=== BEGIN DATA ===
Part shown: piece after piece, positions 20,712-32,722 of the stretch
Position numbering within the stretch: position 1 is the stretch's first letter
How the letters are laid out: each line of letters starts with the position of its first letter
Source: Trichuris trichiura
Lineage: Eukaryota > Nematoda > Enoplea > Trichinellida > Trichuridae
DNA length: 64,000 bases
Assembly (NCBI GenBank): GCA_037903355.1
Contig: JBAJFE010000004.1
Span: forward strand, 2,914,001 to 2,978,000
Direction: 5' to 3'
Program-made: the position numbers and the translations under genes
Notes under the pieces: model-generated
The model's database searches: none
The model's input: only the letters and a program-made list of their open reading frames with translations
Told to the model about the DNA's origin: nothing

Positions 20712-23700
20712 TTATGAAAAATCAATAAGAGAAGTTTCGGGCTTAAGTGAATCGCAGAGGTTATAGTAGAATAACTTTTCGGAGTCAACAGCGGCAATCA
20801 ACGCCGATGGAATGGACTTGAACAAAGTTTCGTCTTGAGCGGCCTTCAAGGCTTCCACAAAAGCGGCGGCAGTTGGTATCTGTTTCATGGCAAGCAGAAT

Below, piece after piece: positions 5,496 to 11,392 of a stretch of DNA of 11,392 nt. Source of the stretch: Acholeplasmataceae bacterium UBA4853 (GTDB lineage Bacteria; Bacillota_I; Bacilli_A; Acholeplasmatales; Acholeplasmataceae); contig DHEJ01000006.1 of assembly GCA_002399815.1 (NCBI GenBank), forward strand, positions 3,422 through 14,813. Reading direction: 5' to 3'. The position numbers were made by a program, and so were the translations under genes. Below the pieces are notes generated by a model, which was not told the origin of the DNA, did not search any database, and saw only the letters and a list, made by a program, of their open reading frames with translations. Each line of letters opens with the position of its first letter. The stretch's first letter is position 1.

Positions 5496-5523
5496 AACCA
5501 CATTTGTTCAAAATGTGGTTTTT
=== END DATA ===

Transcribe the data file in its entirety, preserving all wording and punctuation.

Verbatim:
Part shown: piece after piece, positions 20,712-32,722 of the stretch
Position numbering within the stretch: position 1 is the stretch's first letter
How the letters are laid out: each line of letters starts with the position of its first letter
Source: Trichuris trichiura
Lineage: Eukaryota > Nematoda > Enoplea > Trichinellida > Trichuridae
DNA length: 64,000 bases
Assembly (NCBI GenBank): GCA_037903355.1
Contig: JBAJFE010000004.1
Span: forward strand, 2,914,001 to 2,978,000
Direction: 5' to 3'
Program-made: the position numbers and the translations under genes
Notes under the pieces: model-generated
The model's database searches: none
The model's input: only the letters and a program-made list of their open reading frames with translations
Told to the model about the DNA's origin: nothing

Positions 20712-23700
20712 TTATGAAAAATCAATAAGAGAAGTTTCGGGCTTAAGTGAATCGCAGAGGTTATAGTAGAATAACTTTTCGGAGTCAACAGCGGCAATCA
20801 ACGCCGATGGAATGGACTTGAACAAAGTTTCGTCTTGAGCGGCCTTCAAGGCTTCCACAAAAGCGGCGGCAGTTGGTATCTGTTTCATGGCAAGCAGAAT

Below, piece after piece: positions 5,496 to 11,392 of a stretch of DNA of 11,392 nt. Source of the stretch: Acholeplasmataceae bacterium UBA4853 (GTDB lineage Bacteria; Bacillota_I; Bacilli_A; Acholeplasmatales; Acholeplasmataceae); contig DHEJ01000006.1 of assembly GCA_002399815.1 (NCBI GenBank), forward strand, positions 3,422 through 14,813. Reading direction: 5' to 3'. The position numbers were made by a program, and so were the translations under genes. Below the pieces are notes generated by a model, which was not told the origin of the DNA, did not search any database, and saw only the letters and a list, made by a program, of their open reading frames with translations. Each line of letters opens with the position of its first letter. The stretch's first letter is position 1.

Positions 5496-5523
5496 AACCA
5501 CATTTGTTCAAAATGTGGTTTTT